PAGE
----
• Purposeful noise - the kind of buzz that is generated by happy people engaged in meaningful work
  • A sense of freedom and flexibility as everyone used the space and resources as needed
  • Me, the teacher, working with a group of students as a collaborator
  • A welcoming space, one where students would invite visitors into their conversations, keen to share and open to learn from their experience
Do I see these things? Without any evidence or collected data it is hard to say. From my subjective viewpoint, these are the things that are working. I know I try to dedicate time for students to pursue inquiries of personal interest, but to be honest, it is the first time I steal from when interruptions (holidays, evacuation drills, assemblies...) make it difficult to get to all of the learning engagements I had planned (I know - the 'I have planned' part is a part of the problem!). I am trying to use technology to make effective use of our time in class. I have joined the Flipped Class Network and have just completed my first 'flipped' lesson (awkward and way too long, but my students liked it!). My students are using their blogs to write about their learning and to host our first attempt at digital portfolios. How well am I doing at writing comments on all of my students' blogs and monitoring their progress with their digital portfolios, well - this is definitely an area for improvement.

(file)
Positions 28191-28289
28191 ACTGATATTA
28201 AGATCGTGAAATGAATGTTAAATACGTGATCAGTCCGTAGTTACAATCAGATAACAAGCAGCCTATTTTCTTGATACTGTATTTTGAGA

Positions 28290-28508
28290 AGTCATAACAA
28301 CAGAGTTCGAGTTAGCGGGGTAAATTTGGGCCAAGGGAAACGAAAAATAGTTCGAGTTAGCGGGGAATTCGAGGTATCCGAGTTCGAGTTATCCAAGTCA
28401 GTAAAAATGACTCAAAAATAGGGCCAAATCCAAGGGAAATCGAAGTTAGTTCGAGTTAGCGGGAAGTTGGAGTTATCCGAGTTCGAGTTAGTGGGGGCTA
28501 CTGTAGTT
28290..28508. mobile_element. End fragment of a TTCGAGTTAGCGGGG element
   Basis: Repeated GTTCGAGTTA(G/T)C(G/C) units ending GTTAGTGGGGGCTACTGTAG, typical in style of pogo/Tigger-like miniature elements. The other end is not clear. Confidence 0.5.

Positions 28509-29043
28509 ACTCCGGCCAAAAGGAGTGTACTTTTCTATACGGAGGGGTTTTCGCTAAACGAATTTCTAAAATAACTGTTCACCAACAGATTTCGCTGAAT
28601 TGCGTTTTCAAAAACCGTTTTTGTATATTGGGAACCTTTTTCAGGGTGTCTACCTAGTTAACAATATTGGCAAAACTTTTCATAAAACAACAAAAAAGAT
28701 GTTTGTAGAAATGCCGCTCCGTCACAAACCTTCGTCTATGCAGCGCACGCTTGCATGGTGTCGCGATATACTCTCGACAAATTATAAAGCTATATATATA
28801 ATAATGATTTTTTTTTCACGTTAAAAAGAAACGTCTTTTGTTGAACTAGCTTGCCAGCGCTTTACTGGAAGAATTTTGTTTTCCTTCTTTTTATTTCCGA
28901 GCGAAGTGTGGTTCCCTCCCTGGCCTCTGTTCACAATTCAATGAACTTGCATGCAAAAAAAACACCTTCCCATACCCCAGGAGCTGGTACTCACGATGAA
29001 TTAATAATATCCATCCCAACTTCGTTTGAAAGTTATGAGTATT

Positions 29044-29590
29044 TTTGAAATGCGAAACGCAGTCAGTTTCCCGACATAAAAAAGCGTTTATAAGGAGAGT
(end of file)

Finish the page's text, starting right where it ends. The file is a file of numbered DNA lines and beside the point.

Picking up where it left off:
What's not working? I am going to restrain myself from going on and on here, but... I still have students waiting for me to tell them what to do. Many of my students still ask for 'permission' to do the things they need to do for their own learning ("Is it alright if I do this on the computer?" "May I work at the round table?"). Most of the activities in our class are still initiated by me and many of the students are still focused on the 'amount' they need to 'do'. I still struggle with realistic time lines; my class is not an island, but one of five and we work collaboratively with the other classes. How do you allow for individual and authentic learning experiences when you are tied to shared assessments and a common schedule? I still catch myself saying things like, 'Only five more minutes until French - finish up!'